“One who is always generous and always lends, his children will be blessed.”
I was recently speaking with a friend who bemoaned the state of book lending. Perfectly wonderful people who would never think of taking a dime from you without returning it, can have a book of yours on the shelf for years without the thought of returning it. I have even purchased the same book twice to lend it out, without thinking it would ever make its way home. Someone I know warned never to lend him a book because the whole world was his library. You’d never see it again. What, this friend asked, could possibly explain this strange phenomenon?
Before we tackle this question, let’s turn for a moment to a few excerpts from a letter that Maimonides’ Hebrew translator, Judah ibn Tibbon, wrote to his son Samuel in twelfth century Spain: “I have assisted you by providing you with an extensive library for your use and have thus relieved you of the necessity of borrowing books. Most students must wander about to seek books, often without finding them. But you, thanks be to God, lend and borrow not.” It seems that book borrowing is a time worn practice that was taxing to the student. Ibn Tibbon relieved his son of this by – in his words – “journeying to the ends of the earth” to procure teachers and texts to grow his son intellectually.
But Samuel was a disappointment to his father. He did not immerse himself in learning. Of his books, his father chastises, he took no care “to know them or even their titles.” Samuel wouldn’t even have recognized his books in the hands of another. This scholarly family was not producing an heir in Samuel, thought his father. “You are still young, and improvement is possible, if heaven but grant you a helping gift of desire and resolution, for ability is of no avail without inclination…” Have no fear. Samuel turned into a fine translator, philosopher and physician.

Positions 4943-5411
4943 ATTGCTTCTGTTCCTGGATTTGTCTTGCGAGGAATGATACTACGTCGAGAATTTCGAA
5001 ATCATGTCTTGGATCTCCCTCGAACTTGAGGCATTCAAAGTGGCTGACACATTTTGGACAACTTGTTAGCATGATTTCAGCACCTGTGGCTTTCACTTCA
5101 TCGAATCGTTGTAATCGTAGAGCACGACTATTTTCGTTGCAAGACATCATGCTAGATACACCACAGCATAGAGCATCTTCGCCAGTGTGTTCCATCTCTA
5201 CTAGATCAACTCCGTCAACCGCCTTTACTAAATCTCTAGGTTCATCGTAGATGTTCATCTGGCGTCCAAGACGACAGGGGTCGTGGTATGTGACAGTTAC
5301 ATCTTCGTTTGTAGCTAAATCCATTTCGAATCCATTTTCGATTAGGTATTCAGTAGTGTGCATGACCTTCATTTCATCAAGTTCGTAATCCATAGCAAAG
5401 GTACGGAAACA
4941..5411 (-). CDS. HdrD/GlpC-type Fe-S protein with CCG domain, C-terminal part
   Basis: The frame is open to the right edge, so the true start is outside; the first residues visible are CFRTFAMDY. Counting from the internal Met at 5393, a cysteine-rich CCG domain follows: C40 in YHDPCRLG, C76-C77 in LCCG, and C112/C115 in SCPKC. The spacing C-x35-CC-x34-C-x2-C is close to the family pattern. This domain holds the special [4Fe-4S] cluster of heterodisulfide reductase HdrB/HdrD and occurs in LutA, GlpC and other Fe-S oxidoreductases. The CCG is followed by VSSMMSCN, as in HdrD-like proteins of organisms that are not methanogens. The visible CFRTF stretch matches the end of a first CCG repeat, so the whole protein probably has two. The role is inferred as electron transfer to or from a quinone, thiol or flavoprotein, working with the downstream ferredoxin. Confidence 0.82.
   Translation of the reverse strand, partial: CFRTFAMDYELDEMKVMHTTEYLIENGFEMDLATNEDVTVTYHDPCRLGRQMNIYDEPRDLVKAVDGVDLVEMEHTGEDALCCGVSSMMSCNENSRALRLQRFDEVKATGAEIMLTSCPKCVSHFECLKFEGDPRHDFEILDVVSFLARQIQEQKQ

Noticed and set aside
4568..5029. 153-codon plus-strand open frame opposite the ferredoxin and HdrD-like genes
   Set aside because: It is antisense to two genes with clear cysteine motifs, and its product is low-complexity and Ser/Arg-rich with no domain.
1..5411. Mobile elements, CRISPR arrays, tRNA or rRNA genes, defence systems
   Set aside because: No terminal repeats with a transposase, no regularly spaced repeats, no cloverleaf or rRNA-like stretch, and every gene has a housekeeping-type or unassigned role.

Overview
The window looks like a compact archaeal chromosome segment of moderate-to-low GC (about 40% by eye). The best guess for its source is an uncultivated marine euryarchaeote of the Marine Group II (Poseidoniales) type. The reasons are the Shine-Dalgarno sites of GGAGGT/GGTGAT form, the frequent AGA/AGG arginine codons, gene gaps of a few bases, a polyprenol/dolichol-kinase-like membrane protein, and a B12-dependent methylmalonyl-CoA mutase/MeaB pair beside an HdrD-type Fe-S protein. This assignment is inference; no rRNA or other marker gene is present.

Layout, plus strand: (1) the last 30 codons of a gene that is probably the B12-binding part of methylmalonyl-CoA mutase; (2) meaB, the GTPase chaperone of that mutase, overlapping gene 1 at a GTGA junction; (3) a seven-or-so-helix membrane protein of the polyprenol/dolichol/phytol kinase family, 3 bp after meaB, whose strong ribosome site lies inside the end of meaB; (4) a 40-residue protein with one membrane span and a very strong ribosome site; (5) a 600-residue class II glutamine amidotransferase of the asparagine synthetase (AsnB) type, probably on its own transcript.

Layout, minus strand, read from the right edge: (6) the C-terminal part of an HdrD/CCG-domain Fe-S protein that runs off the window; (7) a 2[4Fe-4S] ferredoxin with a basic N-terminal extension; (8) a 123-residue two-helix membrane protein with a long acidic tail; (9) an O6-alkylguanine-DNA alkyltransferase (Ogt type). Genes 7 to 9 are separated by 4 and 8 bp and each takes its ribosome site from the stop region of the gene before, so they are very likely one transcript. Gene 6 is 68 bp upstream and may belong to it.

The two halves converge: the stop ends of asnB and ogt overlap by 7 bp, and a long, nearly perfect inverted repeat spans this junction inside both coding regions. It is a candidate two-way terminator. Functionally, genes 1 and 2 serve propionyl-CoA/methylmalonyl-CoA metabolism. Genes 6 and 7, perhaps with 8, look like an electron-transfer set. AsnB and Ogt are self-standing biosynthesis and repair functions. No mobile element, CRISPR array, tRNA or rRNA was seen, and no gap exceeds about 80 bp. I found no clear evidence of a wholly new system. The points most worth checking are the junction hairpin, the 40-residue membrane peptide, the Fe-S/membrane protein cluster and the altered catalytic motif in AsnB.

The point is that his father understood that having books and being able to lend them rather than borrow them is an exalted position to be in when it comes to the development of the heart and mind. The verse above in Psalms describes the need of generous people to be generous, which is only fed by giving and not getting back. Generosity is a sign that children will be blessed because of the spillover effect that it engenders in the giver, which changes the life of the receiver.
If people don’t return books it may be because the borrower understands that the lender wants to share sometimes more than the borrow wants to borrow. After all, why do lenders keep lending, even to recidivists? When we are moved by something we read, we want to share the delight and adventure and provocation of it. It both validates and enlarges our own reading. What could be better than a borrower telling a lender, “I love the book you gave me. It gave me pleasure. It helped me understand something about myself. It changed my life!” Borrowers should be wary, however, of taking advantage of the lender’s delight in sharing by not returning, thus preventing the lender from lending the book out again and magnifying the pleasure.
Do me a favor, will you? When you finish reading this, return that book that you’ve had for ages or suffer the fate in this little poem by Canadian author Lucy Maude Montgomery, best known for Ann of Green Gables:
“Steal not this book for fear of shame
For on it is the owner’s name
And when you die the Lord will say
Where is the book you stole away?
And when you say you do not know
The Lord will say go down below.”